2. Having Meaningful Conversations
When you go out of your way to interact with your team members in person, one-on-one or a group setting, you’re developing a caring attitude that inspires people in all kinds of crazy-good ways. Ask your team members about their short-term goals, project interests, and long-term ambitions.
It’s simple to send quick emails and then rely on these little exchanges for most of your communication without getting to know the person on the other side. Everyone wants to feel that they matter, whether in the workplace or general. Conversations like these will help employees not feel alone.
3. Consider Everyone’s Suggestions
The fact that your team is constantly working while contributing their unique experiences and viewpoints to the area of the project they are concentrating on means that they all have excellent ideas on what can be done better or how to increase productivity. When you are aware of how well protocol works, it is tempting to stick with it.
Yet, because of how quickly things are changing, the old ways of doing specific tasks would need to change to keep up with the times. Employers can have a meeting or discussion where employees can share their new ideas. This will show everyone they are essential members of the team. In fact, the team might become more invested in their work and the project’s success.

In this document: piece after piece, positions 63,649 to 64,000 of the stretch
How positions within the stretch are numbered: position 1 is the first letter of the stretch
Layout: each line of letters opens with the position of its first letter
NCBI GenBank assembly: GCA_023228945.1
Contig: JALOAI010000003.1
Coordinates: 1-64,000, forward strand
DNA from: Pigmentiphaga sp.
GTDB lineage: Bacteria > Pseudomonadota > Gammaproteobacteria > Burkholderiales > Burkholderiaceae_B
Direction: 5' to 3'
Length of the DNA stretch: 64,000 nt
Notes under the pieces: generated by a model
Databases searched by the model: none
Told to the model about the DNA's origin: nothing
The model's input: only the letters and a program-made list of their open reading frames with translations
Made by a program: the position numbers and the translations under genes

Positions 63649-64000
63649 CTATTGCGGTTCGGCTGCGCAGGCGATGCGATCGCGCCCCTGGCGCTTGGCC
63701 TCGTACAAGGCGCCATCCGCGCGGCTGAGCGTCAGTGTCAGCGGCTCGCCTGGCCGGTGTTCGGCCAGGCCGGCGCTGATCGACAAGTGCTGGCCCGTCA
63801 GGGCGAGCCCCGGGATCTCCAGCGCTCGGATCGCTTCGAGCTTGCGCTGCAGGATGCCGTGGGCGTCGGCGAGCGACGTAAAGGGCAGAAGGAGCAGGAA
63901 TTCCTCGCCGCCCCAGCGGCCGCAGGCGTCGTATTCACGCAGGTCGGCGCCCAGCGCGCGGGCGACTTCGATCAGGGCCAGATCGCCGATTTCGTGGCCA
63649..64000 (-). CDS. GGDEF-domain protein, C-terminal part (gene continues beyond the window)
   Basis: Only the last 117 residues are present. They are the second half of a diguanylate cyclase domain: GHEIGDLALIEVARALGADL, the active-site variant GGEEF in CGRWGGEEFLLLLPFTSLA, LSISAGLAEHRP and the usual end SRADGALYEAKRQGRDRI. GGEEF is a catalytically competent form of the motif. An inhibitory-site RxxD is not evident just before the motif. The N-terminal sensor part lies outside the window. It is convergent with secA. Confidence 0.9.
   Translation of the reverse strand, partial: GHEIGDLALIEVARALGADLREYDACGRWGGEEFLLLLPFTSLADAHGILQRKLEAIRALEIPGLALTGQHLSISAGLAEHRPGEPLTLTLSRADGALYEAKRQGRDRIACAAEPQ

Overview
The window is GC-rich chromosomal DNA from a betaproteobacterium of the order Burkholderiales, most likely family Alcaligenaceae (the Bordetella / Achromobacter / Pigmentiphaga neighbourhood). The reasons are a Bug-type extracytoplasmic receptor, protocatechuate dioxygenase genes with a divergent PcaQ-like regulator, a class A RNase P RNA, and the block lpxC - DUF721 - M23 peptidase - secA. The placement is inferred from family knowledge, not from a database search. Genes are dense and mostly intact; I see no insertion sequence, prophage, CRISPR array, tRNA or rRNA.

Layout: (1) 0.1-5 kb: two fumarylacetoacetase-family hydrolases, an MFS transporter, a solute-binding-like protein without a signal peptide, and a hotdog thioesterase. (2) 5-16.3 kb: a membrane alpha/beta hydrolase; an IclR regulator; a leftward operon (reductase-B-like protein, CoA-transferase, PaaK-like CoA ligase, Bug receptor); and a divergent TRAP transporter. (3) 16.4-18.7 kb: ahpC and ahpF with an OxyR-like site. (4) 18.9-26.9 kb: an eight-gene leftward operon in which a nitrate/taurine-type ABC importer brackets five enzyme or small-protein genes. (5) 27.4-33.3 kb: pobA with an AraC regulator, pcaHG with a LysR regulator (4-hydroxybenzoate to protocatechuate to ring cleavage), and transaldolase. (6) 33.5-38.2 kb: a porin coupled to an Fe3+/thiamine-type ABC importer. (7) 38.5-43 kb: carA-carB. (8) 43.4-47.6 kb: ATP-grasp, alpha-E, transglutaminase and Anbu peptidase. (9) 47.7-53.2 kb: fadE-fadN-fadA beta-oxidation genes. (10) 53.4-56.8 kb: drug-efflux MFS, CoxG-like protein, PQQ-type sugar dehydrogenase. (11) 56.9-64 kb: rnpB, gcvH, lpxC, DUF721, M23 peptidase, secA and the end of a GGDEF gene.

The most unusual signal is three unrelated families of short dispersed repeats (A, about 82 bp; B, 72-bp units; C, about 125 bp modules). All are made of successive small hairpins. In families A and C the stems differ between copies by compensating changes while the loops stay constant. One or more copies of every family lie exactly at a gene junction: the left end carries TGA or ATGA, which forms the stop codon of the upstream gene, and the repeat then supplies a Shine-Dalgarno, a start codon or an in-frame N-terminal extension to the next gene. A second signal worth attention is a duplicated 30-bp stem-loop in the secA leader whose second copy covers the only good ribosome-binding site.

4. Put Trust In Your Team Members
For some people, following this is more difficult than for others, as trust is fragile. Try to start with the presumption that your team members are competent, mature adults who accept responsibility and don’t require special treatment.
When you delegate, you should genuinely let go and allow the person receiving the assignment to take ownership of it. Requesting team members to make conclusions for their portion of the project is another way to convey trust.
5. Be Impulsive and Lighthearted
Even if everyone’s definition of “fun” varies, everyone wants to enjoy their time at work. Joy arises when people have a strong sense of community within a team that values open communication, respect for individual differences, and teamwork in pursuit of a common objective.